May 18th, 2008

Crazy Crichton

Trigun? More Like Bi-Sun!

Trigun is another one of those very popular animes that even non-anime fans may have heard of. Like Cowboy Bebop, it's a space Western.

Trigun is the story of Vash the Stampede, also known as the Humanoid Typhoon, who has a $$60,000,000,000 (sixty billion double dollar) bounty on his head due to the amount of chaos and destruction he leaves in his wake, most of which isn't really his fault. The curious thing is, however, no one dies. That's factually true, although rumors can get out of hand. He's still essentially the most badass man on the planet. His favorite food is donuts.

The thing about Vash is he's supposed to be the most badass man on the planet, but he's actually a big spazzy dorkwad (so no one really believes that he's Vash—there's a running gag where townspeople believe bigger, badder, meaner characters are Vash instead). I have issues with badass characters who are big spazzy dorkwads (e.g. Misato) because in anime, they're portrayed so fucking dichotomously. A character will have a badass moment and then in the very next second revert to being ridiculous. And Misato eventually proved herself to be more badass than dorky, but Vash did not. He does have a bunch of awesome moments and his gunmanship is impeccable, but his character still seemed heavily lopsided in favor of the spazzy Vash. So I don't think I ever fully warmed up to him, although I liked him well enough.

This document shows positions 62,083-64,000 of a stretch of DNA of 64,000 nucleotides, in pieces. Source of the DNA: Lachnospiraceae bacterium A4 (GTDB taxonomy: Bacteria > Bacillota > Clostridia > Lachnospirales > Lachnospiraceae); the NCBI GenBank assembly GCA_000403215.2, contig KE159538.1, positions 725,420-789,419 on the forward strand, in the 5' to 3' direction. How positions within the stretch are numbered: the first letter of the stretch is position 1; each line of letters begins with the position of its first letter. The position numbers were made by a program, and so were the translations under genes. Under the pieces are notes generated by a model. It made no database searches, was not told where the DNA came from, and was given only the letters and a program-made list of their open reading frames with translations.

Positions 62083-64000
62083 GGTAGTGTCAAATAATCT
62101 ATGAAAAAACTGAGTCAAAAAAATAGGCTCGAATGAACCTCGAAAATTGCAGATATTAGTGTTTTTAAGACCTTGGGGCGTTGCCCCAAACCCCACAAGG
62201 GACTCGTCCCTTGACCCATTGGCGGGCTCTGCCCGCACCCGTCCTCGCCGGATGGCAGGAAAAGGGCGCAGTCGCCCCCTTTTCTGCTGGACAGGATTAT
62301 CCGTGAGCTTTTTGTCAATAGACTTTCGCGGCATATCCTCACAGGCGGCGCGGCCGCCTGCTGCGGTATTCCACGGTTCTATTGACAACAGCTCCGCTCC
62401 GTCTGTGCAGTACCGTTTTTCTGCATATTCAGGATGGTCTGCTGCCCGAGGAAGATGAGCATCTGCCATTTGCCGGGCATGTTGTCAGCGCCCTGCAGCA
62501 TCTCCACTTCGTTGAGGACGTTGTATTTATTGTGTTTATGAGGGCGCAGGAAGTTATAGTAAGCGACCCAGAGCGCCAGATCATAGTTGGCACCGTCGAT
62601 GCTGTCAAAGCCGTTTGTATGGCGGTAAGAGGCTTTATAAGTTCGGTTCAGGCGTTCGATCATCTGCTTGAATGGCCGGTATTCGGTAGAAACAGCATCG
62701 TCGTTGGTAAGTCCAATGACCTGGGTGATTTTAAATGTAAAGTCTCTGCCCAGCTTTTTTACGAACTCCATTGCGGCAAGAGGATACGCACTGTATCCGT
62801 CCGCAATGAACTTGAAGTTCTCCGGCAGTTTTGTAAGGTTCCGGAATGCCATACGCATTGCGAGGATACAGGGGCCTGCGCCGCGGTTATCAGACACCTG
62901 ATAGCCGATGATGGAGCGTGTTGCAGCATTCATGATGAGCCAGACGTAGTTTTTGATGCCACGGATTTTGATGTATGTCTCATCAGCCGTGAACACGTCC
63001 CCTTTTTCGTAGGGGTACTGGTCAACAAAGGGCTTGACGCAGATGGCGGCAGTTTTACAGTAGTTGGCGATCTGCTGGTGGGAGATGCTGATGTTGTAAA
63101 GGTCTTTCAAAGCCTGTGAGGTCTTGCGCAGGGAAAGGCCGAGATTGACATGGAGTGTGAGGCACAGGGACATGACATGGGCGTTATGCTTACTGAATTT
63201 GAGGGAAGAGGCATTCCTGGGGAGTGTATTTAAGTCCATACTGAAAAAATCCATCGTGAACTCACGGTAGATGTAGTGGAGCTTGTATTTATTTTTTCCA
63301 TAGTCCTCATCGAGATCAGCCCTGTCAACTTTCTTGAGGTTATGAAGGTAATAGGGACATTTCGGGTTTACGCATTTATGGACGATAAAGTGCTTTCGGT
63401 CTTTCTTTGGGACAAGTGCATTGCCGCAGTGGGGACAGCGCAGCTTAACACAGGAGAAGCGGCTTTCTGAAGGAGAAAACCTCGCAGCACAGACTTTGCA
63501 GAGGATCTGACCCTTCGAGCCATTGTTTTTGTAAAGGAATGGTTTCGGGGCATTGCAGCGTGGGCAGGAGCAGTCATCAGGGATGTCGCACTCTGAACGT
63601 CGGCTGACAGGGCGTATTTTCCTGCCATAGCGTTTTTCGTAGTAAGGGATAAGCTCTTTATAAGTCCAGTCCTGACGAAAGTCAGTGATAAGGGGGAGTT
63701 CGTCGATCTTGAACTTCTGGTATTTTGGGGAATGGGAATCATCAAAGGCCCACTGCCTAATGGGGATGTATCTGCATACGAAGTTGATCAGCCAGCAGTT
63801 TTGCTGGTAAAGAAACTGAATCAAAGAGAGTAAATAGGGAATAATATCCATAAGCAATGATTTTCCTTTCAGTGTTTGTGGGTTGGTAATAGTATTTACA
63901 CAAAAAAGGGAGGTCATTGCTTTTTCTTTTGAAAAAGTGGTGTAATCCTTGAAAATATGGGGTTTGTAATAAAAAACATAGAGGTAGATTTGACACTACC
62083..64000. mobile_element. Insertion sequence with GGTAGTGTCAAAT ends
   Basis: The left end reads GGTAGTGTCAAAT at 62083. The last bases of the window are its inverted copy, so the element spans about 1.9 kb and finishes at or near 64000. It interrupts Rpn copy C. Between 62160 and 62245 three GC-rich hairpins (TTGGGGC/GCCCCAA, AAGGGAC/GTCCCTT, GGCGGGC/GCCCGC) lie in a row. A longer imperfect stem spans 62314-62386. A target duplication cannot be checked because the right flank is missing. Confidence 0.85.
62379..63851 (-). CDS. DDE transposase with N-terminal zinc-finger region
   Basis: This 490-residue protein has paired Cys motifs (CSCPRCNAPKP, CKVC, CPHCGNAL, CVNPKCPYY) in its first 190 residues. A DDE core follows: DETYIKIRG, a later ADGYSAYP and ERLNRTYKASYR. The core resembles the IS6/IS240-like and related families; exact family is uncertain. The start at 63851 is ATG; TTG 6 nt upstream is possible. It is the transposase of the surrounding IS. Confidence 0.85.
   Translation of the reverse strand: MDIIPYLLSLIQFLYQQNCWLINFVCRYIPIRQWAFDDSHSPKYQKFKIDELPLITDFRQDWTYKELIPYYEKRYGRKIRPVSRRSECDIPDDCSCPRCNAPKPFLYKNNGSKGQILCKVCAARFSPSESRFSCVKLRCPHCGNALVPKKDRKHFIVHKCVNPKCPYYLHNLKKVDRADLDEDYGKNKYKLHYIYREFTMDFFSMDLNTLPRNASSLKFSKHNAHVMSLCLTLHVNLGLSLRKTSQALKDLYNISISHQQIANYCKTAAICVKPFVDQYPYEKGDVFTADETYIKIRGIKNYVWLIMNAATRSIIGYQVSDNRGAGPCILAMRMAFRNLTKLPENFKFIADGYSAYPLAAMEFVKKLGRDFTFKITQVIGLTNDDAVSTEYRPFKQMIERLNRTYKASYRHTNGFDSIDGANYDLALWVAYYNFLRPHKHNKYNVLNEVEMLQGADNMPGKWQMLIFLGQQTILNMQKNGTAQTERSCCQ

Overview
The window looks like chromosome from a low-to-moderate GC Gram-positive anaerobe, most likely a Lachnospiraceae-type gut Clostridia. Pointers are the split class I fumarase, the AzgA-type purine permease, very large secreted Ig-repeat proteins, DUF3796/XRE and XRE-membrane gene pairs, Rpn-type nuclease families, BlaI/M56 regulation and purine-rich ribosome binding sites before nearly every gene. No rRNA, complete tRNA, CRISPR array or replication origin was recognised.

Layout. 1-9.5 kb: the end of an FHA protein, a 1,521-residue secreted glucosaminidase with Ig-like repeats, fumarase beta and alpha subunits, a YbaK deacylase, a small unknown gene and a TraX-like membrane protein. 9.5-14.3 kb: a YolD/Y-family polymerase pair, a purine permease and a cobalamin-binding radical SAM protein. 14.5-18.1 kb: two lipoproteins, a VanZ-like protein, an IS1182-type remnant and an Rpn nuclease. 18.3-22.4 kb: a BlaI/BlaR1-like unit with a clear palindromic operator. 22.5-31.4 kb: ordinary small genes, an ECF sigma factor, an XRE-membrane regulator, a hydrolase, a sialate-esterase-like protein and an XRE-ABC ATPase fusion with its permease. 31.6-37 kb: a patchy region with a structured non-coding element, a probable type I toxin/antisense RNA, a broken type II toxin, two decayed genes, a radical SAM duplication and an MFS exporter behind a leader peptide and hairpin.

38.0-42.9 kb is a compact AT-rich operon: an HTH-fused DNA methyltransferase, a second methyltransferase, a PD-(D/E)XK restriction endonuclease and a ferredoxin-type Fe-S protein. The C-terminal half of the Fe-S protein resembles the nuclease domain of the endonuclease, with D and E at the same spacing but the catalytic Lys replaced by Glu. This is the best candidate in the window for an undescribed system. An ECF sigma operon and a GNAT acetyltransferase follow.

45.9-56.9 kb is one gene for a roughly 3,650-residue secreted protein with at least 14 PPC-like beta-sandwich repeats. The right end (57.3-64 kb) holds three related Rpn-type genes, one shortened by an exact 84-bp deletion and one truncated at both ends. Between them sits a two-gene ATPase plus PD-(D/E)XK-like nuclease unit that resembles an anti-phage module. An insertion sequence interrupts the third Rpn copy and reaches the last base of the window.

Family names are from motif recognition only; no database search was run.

How do you add supporting characters to a show about a man who travels from town to town causing mayhem? Why, you make them insurance agents, of course! It's probably one of the most amusing and clever ideas I've seen. Meryl Strife and Milly Thompson are sent to find Vash and try to keep him out of trouble because the company is really tired of paying out insurance settlements because of the destruction he causes! Ha. Meryl and Milly were my favorite characters. Notably, they're not anime babes in the slightest: the most feminine part of Meryl's design is that she wears earrings, and Milly could easily be mistaken for a dude. Milly is also hella tall, and her high-pitched voice seems incongruent with her appearance but is perfect for her character. She's very naive and provides a lot of the comic relief, whereas Meryl is more of the straight man, so to speak. ALSO: they're both packing heat. Meryl's got dozens of two-shot derringer pistols, and Milly's concealing a ginormous minigun that shoots X-shaped projectiles than can pin people against a wall and stun them. The two of them become very attached to Vash, and it's neat to watch them grow over the course of the series.

The other major supporting character is Nicholas D. Wolfwood, a badass priest who serves as a foil to Vash. He's also an excellent gunman, and he's strong enough to lug around a giant cross wherever he goes. He's sort of like a more spry Shepherd Book. Except not.